WASINGTON - President Donald Trump is refuting reports that he called Haiti and African nations "shithole countries."
"The language used by me at the DACA meeting was tough, but this was not the language used," Trump tweeted Friday morning. "What was really tough was the outlandish proposal made -- a big setback for DACA!"
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The language used by me at the DACA meeting was tough, but this was not the language used. What was really tough was the outlandish proposal made - a big setback for DACA! — Donald J. Trump (@realDonaldTrump) January 12, 2018
Trump took to Twitter amid criticism over his comments during a White House meeting Wednesday.
The White House has not denied the language, nor have the several Republican lawmakers in the meeting.
Three people briefed on the conversation said Trump questioned why the U.S. would accept more immigrants from Haiti and "shithole countries" in Africa rather than places like Norway. The people were not authorized to describe the conversation and spoke on condition of anonymity.
Trump did not respond to questions about his use of a vulgarity or his question about why the U.S. should accept more immigrants from Haiti and African nations than from countries like Norway.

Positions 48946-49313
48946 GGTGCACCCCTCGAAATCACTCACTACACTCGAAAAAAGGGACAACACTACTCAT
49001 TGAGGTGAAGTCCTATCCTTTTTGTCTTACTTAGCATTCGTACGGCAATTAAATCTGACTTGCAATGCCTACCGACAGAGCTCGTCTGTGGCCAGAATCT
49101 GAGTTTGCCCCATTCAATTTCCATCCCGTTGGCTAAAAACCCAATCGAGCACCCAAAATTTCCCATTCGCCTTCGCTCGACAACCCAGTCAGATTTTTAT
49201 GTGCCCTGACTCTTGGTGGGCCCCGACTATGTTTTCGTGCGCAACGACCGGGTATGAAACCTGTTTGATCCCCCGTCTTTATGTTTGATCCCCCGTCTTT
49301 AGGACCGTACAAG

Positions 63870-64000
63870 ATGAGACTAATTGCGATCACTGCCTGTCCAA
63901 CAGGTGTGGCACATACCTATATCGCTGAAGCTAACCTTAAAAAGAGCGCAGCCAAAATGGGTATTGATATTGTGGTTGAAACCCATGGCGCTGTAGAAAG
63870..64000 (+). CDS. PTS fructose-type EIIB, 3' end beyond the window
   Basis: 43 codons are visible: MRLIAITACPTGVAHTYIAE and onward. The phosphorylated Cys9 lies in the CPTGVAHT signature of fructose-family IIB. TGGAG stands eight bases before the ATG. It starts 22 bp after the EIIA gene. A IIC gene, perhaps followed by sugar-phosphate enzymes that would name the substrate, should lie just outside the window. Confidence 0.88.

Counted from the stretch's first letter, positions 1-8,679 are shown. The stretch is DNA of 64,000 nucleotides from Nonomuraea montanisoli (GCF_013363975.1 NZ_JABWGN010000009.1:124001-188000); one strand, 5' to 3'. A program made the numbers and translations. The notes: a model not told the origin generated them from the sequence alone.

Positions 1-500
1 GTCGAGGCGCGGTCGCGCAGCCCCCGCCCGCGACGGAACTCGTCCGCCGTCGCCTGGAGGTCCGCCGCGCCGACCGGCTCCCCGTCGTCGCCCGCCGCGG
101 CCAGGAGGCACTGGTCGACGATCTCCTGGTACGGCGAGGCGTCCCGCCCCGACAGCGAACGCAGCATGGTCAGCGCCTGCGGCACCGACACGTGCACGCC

The questions came Friday in the White House when Trump signed a proclamation honoring Martin Luther King Jr. Day, noting the contributions of a "great American hero."
Never said anything derogatory about Haitians other than Haiti is, obviously, a very poor and troubled country. Never said “take them out.” Made up by Dems. I have a wonderful relationship with Haitians. Probably should record future meetings - unfortunately, no trust! — Donald J. Trump (@realDonaldTrump) January 12, 2018
Trump did not respond to several questions about the incident, including whether he actually used vulgar language to describe African nations, or if he is racist.
The president said at the White House that "love was central" to the slain civil rights leader. Trump said the nation celebrates King for "standing up for the self-evident truth Americans hold so dear, that no matter what the color of our skin or place of our birth, we are all created equal by God."
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